I love to eat and food is my favorite part of the holidays. There are events that I will only RSVP for so long as there is free food and drinks, the option to take home a doggy bag is a bonus. Still the promise of food was not necessary to get me to accept an invitation, along with creative artist Beau McCall, to the home of legendary jazz figure, Jon Hendricks.
Hendricks has been working on a range of projects including a vocalese cover of Miles Davis’ “Miles Ahead” album, a memoir and a choir book. The latter two projects are the results of not only his passion but also his newfound business acumen. “I am an artist but I’m beginning to think like a businessman ‘cause I just turned 90,” he says. “When you’re selling something you have to find your market and I know I got the market.” In order for icons like Hendricks to deservedly become household names they need to extend their brands, preferably without yet another reality show.
What I couldn’t help getting another one of was the assortment of cheeses and a scoop of the flavorful homemade cranberry sauce, which the lovely Mrs. Judith Hendricks provided for us. As I scarfed down the hors d’oeuvres, Mr. Hendricks shared his thoughts on the state of jazz. “It is in terrible shape. There is no cultural awareness. I’ve heard jazz radio without one Duke Ellington or Fats Waller record. They are playing only the newest guy,” he notes.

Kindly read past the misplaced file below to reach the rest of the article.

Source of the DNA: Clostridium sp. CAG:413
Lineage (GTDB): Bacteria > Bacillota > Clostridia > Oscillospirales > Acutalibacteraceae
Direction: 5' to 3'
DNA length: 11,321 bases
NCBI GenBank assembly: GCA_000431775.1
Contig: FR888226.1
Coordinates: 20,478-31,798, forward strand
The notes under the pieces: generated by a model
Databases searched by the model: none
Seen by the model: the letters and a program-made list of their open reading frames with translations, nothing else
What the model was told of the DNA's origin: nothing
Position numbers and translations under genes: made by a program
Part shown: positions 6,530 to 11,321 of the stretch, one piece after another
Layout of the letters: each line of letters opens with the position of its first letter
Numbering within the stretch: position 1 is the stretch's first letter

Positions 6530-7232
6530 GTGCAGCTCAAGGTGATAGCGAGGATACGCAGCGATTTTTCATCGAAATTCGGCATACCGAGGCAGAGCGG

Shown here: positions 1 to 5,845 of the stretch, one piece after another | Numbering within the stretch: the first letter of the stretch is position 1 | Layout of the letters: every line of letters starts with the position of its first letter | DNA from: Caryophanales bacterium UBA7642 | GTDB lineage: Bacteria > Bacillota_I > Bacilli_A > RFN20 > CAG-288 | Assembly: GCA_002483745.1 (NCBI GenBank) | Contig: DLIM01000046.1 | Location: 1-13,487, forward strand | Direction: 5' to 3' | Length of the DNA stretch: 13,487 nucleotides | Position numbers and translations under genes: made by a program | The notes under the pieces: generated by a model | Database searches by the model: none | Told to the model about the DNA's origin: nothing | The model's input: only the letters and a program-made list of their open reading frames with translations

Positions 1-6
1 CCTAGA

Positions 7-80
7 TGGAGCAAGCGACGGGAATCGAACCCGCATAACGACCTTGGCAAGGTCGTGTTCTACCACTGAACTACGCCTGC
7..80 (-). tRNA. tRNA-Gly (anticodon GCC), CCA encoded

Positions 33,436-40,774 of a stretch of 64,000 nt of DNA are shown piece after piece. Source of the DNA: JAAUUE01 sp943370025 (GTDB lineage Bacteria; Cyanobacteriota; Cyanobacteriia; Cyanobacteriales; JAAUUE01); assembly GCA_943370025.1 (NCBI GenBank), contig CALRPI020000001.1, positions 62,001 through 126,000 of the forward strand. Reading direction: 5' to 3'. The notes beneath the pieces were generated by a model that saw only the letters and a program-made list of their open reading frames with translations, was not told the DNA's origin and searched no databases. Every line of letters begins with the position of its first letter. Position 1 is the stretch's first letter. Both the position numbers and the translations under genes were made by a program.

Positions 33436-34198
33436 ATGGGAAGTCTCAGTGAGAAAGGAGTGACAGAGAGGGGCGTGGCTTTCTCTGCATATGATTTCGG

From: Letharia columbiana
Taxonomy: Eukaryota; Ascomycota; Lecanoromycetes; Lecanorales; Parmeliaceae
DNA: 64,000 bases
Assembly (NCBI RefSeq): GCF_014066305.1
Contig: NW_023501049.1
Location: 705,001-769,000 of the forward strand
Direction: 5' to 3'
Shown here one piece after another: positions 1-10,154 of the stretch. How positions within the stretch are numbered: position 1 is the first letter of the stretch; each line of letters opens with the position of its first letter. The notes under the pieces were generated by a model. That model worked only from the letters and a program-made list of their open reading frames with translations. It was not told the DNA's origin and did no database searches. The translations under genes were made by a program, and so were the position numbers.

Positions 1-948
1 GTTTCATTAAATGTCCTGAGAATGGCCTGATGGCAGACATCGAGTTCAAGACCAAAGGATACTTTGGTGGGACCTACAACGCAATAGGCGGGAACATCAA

Hendricks expressed his hopes that Jazz at Lincoln Center will develop an orchestra of senior jazz musicians to help balance the contemporary scene. Plus he is even willing to tour with such an orchestra once it is developed. “These cats from Lionel Hampton and Duke Ellington’s band are brilliant. They should be put in an orchestra and put to work playing.”
Another institution that Hendricks holds to high standards is The National Jazz Museum in Harlem. Mr. Hendricks believes that the museum’s forthcoming expansion will increase the public’s awareness of jazz. “It’s gonna make a lot of people aware of something that’s been right under their nose all the time but which they never were.”
Placed right under my nose was a warm and toasty apple strudel. I immediately reached for it, my plate already full. Yet it was Hendricks’ plate that fascinated me with his abundance of projects, ideas and plans. I asked him how he manages to do it all at his age to which he replied, “I am interested in life itself, the universe and knowledge. So my mind is always open.” With that, I took a bite out of my apple strudel, nodded my head and realized that having an insatiable appetite for food, art, culture and wisdom was all I would need to be as engaged with life as Mr. Hendricks by the time I turn 90.
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